I picked up the unfortunate habit of waiting too long to study for exams near the end of my first semester – particularly pertaining to the final exam for my least favorite class, math, when I put off preparing for it until the day before. Whatever I did must have worked, because I got an A; however, it had the unfortunate side effect of making me think this would work every time! The spring semester was full of procrastination when it came to tests, even in classes that I liked. While night-before studying kept working technically (my grades didn’t slip much), it certainly wasn’t much fun, and caused me far more stress than it was worth. When the fall 2014 semester rolls around, I’ll be planning out my study schedule much more carefully and save myself a lot of worrying – and a lot of sleep!

– It’s okay to have awesome friends and spend time with them, and it’s also okay to want to be alone.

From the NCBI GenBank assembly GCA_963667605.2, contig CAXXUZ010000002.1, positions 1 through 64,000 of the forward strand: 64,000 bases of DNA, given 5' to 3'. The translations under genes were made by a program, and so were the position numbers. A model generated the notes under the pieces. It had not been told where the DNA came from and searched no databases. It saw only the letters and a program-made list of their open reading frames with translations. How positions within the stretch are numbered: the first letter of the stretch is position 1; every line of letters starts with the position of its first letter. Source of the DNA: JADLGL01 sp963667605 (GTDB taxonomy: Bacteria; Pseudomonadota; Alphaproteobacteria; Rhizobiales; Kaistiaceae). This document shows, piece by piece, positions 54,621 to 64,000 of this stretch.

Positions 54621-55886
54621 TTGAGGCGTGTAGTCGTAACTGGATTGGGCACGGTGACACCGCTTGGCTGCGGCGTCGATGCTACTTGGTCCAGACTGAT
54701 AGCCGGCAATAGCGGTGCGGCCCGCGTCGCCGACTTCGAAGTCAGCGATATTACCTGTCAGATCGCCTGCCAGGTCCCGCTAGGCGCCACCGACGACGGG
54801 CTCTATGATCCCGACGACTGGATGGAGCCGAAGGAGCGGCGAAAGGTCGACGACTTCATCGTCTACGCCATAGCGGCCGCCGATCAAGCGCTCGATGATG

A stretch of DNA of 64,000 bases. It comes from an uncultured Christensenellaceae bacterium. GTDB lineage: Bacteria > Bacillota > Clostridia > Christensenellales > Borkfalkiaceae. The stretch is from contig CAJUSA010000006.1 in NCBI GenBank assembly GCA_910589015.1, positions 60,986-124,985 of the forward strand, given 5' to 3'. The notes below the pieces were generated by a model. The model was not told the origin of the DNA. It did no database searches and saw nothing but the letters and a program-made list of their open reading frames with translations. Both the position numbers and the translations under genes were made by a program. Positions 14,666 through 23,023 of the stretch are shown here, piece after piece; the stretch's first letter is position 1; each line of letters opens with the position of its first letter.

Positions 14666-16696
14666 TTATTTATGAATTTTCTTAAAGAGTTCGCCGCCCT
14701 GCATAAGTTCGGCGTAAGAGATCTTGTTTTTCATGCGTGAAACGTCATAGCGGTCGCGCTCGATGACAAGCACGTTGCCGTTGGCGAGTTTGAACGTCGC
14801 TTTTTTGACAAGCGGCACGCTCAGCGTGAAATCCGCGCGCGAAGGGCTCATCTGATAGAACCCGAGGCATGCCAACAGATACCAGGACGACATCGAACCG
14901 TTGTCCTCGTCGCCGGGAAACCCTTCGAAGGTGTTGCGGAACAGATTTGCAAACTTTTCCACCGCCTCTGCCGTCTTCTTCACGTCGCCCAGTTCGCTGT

I met so many amazing people at LMU, especially in the Honors Program, that I can now call best friends without hesitation. I love them all so much, and we’ve had a ton of fun together over the past year, from sitting around complaining about classwork to going to movies, or just watching each other play video games and talking. Even though we’re pretty close now, they were still new friends near the beginning of the year, and I wanted to spend as much time with them as possible – but I’m not wired to be around people all the time, and now I realize that that’s perfectly fine.  Since moving into a private dorm this past semester, I’ve been able to socialize on my own terms; whenever I want to be with people, I can be, and when I want to spend time by myself or withdraw for a while, I can do that too. As much as I imagined myself being an instant social butterfly when I started college, I don’t have to be all the time.